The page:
Camps have been improvised where those who do not want to sleep come and go from the airport in Kabul and risk Taliban checks. There are people with all the papers in order who do not know where to go, but also those who do not have any and who go there to see if the opportunity arises or, quite simply, to leaf through.
Others do not dare to leave the city center. At the Park Star Hotel in Kabul’s 4th district, one of the city’s wealthiest neighborhoods, an executive of a foreign company based in the Afghan capital waits with his family to flee to the United States . He is Afghan, he worked for this company, for a good salary, as an IT analyst. He has three young children. And he spent more than eight days, with his wife and children, waiting at the hotel for the situation to clear up.
At first there were security guards at the entrance and in the hotel lobby. But the Taliban stripped them of their weapons and the guards eventually left and deserted their posts. The IT analyst is afraid to approach the airport because he fears for his children: he thinks they risk being crushed or beaten to death. And that is why he waits, with more and more anguish, as time passes and as the terror increases, for the Americans to leave the airport for good and to leave them alone.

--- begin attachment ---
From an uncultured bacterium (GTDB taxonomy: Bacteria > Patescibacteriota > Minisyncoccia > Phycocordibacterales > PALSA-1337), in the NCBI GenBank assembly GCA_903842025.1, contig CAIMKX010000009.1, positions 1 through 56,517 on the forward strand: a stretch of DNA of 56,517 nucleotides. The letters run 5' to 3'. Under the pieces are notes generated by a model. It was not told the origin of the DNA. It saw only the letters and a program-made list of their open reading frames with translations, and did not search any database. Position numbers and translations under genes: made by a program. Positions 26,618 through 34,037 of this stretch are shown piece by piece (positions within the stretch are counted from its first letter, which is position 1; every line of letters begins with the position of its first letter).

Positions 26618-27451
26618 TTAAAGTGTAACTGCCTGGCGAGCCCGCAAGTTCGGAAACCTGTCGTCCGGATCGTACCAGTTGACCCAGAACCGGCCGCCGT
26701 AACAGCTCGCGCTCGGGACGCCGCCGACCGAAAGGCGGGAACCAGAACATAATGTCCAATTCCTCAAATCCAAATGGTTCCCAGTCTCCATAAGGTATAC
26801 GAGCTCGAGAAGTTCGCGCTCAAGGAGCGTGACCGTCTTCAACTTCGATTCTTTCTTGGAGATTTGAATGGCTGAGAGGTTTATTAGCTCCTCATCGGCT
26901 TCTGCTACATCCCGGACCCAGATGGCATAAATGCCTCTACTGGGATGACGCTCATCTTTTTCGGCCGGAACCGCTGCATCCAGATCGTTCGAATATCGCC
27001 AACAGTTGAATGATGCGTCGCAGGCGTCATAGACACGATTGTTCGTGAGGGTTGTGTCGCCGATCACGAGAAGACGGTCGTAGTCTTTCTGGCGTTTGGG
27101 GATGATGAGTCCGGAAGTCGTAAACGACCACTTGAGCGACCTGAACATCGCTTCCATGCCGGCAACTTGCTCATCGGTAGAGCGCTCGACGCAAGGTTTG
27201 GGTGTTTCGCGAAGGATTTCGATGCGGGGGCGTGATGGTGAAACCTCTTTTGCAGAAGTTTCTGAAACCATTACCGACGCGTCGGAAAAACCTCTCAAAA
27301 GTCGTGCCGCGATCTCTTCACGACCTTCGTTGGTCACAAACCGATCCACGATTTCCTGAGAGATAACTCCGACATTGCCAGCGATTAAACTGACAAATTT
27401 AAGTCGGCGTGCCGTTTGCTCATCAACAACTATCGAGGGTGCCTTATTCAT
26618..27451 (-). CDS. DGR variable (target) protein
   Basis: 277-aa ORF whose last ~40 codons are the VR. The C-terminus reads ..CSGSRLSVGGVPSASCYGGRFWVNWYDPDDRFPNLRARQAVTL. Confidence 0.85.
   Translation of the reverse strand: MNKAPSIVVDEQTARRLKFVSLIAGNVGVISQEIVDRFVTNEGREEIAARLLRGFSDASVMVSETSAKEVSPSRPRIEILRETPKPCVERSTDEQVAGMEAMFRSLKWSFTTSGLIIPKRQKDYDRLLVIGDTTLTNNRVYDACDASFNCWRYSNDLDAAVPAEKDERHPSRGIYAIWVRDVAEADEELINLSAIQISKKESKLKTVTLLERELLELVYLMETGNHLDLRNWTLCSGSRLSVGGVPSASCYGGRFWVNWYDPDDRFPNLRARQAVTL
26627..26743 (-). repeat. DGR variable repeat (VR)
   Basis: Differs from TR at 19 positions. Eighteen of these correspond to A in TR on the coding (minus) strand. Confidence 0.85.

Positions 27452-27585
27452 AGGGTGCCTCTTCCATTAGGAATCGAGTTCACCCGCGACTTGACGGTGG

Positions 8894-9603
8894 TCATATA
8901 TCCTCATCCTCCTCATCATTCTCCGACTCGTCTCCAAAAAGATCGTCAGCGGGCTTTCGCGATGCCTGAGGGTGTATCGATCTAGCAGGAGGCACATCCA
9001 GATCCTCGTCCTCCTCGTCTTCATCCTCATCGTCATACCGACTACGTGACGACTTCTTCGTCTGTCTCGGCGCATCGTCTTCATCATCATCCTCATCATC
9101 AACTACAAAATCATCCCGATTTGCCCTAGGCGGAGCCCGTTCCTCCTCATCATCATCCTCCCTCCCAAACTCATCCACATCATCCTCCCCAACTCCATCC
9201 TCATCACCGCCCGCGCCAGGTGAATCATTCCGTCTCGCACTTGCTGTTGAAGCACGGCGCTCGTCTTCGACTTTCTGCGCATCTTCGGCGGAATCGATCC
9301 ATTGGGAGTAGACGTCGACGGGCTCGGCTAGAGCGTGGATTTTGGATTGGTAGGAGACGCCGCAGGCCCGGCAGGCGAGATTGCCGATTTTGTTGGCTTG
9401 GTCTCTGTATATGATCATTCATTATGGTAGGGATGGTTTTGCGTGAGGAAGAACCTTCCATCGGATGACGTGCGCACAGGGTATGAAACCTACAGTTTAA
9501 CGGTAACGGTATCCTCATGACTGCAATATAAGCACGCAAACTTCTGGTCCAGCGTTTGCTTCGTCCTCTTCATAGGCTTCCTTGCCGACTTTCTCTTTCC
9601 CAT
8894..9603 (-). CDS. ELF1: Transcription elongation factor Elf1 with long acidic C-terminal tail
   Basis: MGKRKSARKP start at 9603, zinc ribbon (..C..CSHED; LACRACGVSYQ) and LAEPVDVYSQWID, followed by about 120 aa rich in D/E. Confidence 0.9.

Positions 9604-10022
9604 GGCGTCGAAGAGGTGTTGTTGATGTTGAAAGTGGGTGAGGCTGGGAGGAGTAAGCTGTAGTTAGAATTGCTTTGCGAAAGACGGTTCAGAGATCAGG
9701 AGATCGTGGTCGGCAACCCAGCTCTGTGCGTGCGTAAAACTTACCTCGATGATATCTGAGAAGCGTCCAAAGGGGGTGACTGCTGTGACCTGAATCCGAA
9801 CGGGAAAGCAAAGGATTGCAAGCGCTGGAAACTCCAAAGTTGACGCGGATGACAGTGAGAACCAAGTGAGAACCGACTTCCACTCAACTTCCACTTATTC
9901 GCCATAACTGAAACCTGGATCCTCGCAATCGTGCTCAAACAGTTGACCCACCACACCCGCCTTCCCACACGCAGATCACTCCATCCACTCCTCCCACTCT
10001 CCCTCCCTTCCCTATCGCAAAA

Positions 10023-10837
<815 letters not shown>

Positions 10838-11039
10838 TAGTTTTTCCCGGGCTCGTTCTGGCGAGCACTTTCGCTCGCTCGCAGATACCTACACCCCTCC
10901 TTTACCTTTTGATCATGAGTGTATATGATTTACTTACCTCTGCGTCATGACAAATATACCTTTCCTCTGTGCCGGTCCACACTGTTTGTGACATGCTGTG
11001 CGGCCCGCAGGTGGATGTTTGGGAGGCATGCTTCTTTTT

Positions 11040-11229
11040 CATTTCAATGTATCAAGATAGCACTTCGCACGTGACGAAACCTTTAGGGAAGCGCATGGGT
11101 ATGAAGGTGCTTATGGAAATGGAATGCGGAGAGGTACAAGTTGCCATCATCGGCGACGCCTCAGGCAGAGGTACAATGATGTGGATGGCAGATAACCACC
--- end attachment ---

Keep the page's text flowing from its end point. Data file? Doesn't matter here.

“There are rumors that they are going to take us out in another way, with meetings in the streets or squares of Kabul, with cars controlled by American officials,” he said. But these are just rumors. No one can take it for granted.
While the computer scientist persists in waiting without leaving the hotel room, looking on his cellphone at the images of the crowd trying to escape Taliban controls or reach the metal gates of the airport, Yussuf, a street vendor of watermelons and melons plants his stand in a nearby corner of District 4. Like many other humble vendors, they are looking forward to the arrival of the Taliban. They say they will bring security and less corruption. They are satisfied despite the fact that, because the banks are not functioning and the money is not flowing in the streets, the business, they say, “is doing very badly”.
There is also no money in ATMs. They are all empty. The missing money is in the pockets of the thousands of people who flock to the airport entrances looking for a crack to squeeze in and escape before August 31.